By: Audrey Beach
I was only twenty years old when my father passed away after a long journey with prostate cancer. For four years, he struggled with the illness, and for those four years, my family and I cared for him. Near the end of his illness, he entered into the care of Hospice & Community Care, before finally passing away in the Mount Joy Inpatient Center a year later. The grief following his death was all-encompassing and so strong, like a tidal force that hit unexpectedly, pulling me underneath stormy waves without giving me enough time to take a breath. What hit me the hardest was realizing that the time I’d spent with my dad was shorter than the time I would spend without him: he wouldn’t get to see me graduate college, walk me down the aisle, or meet any future grandchildren. That experience of having a father who would see me grow fully into adulthood—to witness all my trials and tribulations, to accompany me during my highs and lows—was irrevocably lost when my dad passed.
This past summer, I had the opportunity to take a college class about contemporary graphic literature. One of our final assignments was to create a four-page comic strip based on an event in our lives. At that point, it had been two and a half years since my dad’s passing. The tidal force of the early grief had now transformed into slow and steady waves, albeit with an occasional storm. I thought about using the comic format to express my own journey of grieving the loss of my dad. It was often difficult for me to express my grief in words, and the idea of doing it through art offered another path. And so I created this comic strip, titled “Surfer Girl.” It certainly wasn’t easy to make—it required me to be vulnerable, to acknowledge and accept feelings of grief and sadness that I so often tried to hide. But it was also incredibly therapeutic and allowed me to address and process through those complicated feelings and emotions. After creating it, I felt as though I had finally found my way back above the tidal wave—I could finally breathe again.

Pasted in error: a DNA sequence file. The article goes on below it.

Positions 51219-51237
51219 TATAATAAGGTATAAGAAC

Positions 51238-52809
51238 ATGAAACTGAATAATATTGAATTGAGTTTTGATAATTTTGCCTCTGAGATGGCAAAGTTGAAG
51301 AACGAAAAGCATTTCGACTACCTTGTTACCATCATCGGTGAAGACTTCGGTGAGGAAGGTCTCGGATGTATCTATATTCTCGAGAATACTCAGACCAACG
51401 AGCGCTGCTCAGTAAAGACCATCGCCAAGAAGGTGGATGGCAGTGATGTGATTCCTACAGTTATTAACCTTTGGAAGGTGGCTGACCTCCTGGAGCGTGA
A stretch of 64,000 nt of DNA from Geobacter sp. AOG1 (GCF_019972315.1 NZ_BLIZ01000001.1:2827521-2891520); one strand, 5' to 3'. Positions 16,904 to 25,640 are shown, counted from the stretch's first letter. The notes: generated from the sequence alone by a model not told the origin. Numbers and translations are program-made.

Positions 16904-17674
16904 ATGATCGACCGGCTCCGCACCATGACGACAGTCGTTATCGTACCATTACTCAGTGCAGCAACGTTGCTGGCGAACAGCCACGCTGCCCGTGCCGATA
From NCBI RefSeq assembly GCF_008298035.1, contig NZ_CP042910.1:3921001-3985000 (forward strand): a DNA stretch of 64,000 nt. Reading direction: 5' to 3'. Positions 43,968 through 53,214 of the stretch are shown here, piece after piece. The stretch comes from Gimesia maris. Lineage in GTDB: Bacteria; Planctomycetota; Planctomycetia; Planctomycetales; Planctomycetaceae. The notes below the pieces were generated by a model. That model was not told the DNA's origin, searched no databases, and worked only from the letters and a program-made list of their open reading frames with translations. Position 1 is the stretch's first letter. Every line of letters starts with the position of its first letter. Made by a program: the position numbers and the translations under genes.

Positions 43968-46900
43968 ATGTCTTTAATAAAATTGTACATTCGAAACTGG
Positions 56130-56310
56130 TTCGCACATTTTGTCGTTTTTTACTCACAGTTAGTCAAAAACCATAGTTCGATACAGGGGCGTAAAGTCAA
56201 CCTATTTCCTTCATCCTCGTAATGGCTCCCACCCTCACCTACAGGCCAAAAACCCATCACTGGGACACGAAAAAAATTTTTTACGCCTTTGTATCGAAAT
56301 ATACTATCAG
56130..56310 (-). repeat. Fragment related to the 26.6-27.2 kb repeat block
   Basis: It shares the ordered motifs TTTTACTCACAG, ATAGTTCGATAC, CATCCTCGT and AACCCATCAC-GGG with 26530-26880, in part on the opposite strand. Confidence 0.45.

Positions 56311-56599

As we recognize Children’s Grief Awareness this November, I think it is important to recognize the different and unique ways that children and young adults experience grief. Our growing minds and hearts sometimes struggle with understanding these deep and complicated feelings. I believe art is one of the ways that children and young adults can express grief and bereavement in a way that can help us process it. I hope that my own art can help other young people by showing that their grief is normal and that they can express it in unique ways. Hospice & Community Care offers children and young adults this opportunity through the Pathways Center for Grief and Loss. With the help of my own therapist, as well as the wonderful counselors at Pathways, I have learned to utilize different tools and strategies to deal with my grief. It was these tools that helped lead me to express my grief through art.